PHYSICS AND ASTRONOMY COURSE DESCRIPTIONS
For information about
the courses needed for a Physics major,
click here.
For a schedule of which upper level courses
will be offered which semester, click
here.


ASTR 1010.
(4 hours)  An introductory course which includes historical
astronomy, celestial motions, properties and observation of light, and physical
characteristics of the solar system and the Sun. Includes laboratory activities
involving telescope observations of solar system and stellar objects. Designed
for students desiring a laboratory science for its general education value.


ASTR 1020.
(4 hours)  Introduces students to the study of stars,
galaxies, and the universe as a whole. Includes laboratory activities involving
telescope observations of star systems, nebulae, and galaxies. Three hours
lecture, two hours laboratory each week.
NOTE THAT IT IS NOT NECESSARY TO HAVE
TAKEN ASTRONOMY I TO TAKE ASTRONOMY II.


ASTR 1035. (4 hours) 
In this course, we use the scientific method to explore the possibility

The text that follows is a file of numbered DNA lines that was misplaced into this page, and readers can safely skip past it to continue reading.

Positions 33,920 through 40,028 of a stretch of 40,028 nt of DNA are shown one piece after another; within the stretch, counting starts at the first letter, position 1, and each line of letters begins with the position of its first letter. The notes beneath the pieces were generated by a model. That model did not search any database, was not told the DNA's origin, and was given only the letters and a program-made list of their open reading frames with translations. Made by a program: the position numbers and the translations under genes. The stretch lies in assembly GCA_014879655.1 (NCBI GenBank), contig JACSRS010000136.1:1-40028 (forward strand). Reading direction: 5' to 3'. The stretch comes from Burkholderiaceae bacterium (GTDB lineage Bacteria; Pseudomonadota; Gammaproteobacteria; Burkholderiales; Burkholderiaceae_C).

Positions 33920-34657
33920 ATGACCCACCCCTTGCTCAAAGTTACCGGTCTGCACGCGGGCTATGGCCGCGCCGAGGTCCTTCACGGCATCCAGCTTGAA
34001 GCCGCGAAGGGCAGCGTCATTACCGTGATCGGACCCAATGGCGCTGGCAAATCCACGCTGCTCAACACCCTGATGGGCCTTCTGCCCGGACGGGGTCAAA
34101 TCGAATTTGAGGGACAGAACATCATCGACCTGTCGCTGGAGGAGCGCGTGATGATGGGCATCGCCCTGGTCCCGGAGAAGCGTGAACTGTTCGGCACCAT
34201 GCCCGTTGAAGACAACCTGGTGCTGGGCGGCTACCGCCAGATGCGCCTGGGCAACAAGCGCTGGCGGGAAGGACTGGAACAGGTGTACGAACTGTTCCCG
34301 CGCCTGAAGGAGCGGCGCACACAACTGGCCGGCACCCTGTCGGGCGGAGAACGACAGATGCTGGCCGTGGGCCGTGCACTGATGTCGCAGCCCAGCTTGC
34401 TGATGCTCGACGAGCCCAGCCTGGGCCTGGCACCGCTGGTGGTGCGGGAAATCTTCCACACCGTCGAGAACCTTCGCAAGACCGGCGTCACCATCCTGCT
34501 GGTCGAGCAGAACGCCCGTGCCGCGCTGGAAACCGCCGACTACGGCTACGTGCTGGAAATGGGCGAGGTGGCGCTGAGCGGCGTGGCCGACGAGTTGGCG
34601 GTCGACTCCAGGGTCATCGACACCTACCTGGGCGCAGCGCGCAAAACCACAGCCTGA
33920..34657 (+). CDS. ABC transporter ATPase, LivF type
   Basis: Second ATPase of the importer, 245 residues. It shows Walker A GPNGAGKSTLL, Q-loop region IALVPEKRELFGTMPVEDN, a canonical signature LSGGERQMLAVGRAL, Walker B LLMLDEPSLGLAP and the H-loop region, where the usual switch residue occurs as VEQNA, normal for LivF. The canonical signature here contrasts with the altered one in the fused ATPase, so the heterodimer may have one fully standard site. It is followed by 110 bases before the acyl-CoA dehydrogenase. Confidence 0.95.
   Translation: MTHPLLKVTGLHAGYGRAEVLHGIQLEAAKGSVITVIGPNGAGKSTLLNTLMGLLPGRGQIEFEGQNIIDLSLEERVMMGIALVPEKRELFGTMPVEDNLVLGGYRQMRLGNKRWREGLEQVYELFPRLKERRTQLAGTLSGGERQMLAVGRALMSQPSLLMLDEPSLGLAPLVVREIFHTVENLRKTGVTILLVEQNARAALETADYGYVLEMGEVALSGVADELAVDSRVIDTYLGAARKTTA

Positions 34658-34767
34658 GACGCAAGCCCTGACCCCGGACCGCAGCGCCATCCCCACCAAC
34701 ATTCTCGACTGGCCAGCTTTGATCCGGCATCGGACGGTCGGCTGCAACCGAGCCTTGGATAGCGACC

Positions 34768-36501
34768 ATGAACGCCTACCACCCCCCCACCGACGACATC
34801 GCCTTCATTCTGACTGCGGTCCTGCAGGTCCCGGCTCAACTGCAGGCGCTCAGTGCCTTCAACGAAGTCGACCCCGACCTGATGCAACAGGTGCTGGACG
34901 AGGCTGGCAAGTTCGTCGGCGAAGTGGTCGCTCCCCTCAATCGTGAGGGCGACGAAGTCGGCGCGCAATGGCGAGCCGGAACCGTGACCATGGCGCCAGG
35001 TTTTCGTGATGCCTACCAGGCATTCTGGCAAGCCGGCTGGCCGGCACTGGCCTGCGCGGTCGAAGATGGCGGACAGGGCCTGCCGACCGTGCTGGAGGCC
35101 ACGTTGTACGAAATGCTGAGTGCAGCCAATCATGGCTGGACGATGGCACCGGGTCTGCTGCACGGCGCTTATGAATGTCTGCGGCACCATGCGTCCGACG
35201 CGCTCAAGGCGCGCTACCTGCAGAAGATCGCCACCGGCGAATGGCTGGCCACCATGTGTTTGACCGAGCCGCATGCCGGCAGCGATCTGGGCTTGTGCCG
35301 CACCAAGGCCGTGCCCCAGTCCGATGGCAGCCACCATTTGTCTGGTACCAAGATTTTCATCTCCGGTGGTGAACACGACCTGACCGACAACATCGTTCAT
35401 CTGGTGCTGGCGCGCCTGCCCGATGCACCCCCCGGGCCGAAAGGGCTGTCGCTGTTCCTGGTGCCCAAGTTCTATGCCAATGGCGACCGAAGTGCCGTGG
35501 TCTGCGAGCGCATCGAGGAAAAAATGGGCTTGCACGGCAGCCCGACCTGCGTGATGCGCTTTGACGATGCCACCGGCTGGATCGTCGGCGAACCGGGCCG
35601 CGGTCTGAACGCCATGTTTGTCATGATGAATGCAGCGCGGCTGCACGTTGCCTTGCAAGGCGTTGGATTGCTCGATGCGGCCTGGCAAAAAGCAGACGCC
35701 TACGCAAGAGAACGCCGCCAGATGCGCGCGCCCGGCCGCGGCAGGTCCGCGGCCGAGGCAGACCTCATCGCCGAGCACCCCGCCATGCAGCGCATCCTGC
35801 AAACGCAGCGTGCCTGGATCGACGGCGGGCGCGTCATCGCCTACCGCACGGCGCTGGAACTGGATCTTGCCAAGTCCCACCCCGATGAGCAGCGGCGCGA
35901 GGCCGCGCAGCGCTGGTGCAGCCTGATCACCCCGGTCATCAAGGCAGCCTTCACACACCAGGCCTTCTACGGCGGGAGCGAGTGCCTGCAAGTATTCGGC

of the existence of life elsewhere in the Universe.
We will discuss the origin and evolution of life on Earth, the possibility
of life in other locations in our solar system,
recent discoveries of extrasolar planets, and the possibility
of advanced civilizations elsewhere in the Galaxy. We will also
cover topics in interstellar
communication, space travel, and UFOs.
In this course, we will utilize
aspects of astronomy, physics,
geology, paleontology, biology, and chemistry to investigate
the question of life in the Universe.
This course has a required laboratory.
There are no prerequisites for this course; it is not